Orphaned beaver kits learn to swim at Salthaven wildlife centre

Four orphaned beaver kits are testing out their growing strength as they learn to swim at Salthaven Wildlife Rehabilitation West.

The kits were cold, weak and hungry when they arrived at Salthaven in May

Orphan beaver kits learn to swim in Saskatchewan. 0:28

Four orphaned beaver kits are testing out their growing strength as they learn to swim, weeks after they arrived at Salthaven Wildlife Rehabilitation West as cold and weak newborns. 

The Regina-based wildlife centre recently shared a video showing one of the kits tentatively sliding into a wading pool then diving under the surface, taking to the water like a natural.  

"The kits sure are getting the hang of this swimming thing," the centre wrote in a post on social media. 

The young beavers arrived at Salthaven in early May after trappers found them next to their mother, which they caught in a trap near Fort Qu'Apelle.

This critter is being looked after in Regina for an eventual return to the wild. (Neil Cochrane/CBC)

"They had trapped a female beaver, and in the trap next to her there was four newborn beaver kits," said Salthaven director of rehabilitation Megan Lawrence, adding that the hunters felt bad about the orphaned kits and knew they needed help to survive.

 "So they brought them to us right away and we've been caring for them ever since."

Lawrence said the kits were cold, weak and hungry when they arrived at Salthaven, so they were initially kept in an incubator and fed a special formula about eight times a day.

The four kits feed through bottles or syringes. (Tory Gillis/CBC)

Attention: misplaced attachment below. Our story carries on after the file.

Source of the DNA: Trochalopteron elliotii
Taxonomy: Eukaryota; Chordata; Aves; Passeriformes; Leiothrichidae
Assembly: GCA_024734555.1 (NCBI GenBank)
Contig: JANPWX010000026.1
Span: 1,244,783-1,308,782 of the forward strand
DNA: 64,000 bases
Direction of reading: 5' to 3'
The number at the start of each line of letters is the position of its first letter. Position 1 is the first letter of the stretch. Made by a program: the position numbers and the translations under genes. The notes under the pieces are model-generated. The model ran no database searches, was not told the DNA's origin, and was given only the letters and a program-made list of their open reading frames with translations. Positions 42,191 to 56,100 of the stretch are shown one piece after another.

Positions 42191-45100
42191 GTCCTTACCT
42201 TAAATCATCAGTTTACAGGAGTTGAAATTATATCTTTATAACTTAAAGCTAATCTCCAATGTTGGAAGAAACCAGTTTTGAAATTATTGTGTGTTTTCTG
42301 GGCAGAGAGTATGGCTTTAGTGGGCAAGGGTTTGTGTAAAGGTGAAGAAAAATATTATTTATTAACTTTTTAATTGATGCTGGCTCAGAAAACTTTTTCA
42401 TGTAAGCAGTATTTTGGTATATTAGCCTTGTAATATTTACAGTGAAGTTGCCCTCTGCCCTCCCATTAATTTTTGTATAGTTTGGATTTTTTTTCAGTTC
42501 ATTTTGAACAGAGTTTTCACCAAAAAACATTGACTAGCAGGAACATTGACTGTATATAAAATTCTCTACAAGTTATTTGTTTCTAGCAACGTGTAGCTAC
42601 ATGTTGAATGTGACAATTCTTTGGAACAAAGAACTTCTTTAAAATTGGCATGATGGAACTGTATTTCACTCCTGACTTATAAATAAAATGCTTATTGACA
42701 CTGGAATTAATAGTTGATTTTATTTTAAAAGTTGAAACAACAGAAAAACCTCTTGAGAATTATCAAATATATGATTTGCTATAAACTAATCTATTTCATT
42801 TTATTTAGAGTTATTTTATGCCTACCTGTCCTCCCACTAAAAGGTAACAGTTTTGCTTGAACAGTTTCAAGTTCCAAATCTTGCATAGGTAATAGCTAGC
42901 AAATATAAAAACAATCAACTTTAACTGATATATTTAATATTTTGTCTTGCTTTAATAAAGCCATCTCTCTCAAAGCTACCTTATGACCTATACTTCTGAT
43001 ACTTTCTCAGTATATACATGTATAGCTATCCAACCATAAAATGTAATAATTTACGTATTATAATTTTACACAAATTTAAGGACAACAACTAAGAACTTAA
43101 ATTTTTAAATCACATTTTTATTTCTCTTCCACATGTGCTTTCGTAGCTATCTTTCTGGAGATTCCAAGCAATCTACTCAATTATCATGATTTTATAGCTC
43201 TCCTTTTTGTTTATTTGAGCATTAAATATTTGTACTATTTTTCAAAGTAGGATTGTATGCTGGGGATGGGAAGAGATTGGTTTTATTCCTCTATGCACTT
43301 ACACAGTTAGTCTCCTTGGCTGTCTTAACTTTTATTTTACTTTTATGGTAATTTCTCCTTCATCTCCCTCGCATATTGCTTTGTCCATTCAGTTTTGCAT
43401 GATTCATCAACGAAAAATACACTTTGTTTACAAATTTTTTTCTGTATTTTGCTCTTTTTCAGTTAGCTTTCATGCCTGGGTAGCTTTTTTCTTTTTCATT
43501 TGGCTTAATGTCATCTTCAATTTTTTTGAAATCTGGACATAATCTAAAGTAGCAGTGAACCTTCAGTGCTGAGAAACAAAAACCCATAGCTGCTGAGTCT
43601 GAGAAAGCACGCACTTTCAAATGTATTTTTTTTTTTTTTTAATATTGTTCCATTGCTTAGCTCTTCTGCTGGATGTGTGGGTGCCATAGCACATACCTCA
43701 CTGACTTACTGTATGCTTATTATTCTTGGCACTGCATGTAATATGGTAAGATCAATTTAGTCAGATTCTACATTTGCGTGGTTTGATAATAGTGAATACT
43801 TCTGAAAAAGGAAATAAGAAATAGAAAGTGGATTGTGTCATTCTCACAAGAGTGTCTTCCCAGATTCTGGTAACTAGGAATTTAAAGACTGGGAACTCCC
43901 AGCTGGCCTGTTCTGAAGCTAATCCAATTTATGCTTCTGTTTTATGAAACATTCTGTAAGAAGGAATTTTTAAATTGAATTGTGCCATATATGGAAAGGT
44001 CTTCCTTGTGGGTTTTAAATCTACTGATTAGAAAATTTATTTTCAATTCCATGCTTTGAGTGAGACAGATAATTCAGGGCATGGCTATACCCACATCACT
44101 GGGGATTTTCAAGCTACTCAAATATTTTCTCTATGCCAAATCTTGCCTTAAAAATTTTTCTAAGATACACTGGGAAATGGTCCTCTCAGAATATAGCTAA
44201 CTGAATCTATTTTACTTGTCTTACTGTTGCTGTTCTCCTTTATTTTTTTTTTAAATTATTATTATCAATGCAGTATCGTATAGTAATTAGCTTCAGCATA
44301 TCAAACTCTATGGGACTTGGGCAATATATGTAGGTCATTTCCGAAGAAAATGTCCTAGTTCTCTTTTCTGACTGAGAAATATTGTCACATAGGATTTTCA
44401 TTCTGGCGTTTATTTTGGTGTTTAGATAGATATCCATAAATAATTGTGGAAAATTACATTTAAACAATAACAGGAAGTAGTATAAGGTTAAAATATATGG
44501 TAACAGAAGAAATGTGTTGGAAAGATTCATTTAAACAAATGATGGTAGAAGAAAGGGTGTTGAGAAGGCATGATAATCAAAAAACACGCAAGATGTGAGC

The young beavers doubled in size during their first two weeks at the centre, becoming more social and chatty as they grew. 

The next step in their feeding regime was to introduce solid foods, including sticks, because the animals can eat and digest the inner bark on some trees.

When the kits were two weeks old, Salthaven workers were slowly trying to introduce them to water, providing a paddling pool to try out their natural swimming instincts. 

Eventually, the four siblings will be transferred to another, larger facility outside of Regina where they can get better at using the skills they'll need to survive and thrive in the wild.

Right now the four beaver kits are feeding on special formula, between six and eight times per day. (Tory Gillis/CBC)

Lawrence says it's not correct to turn in every orphaned animal, but in this case she says it was good that the trappers recognized the kits needed help and could improve under Salthaven's care.

"Especially if they know it's orphaned — in this case we knew mom had passed away — then definitely call a wildlife rehabilitator for help, and don't try to raise them yourself."

Two of the orphaned beavers that are being cared for at an animal rescue shelter in Regina. (Neil Cochrane/CBC)

With files from Tory Gillis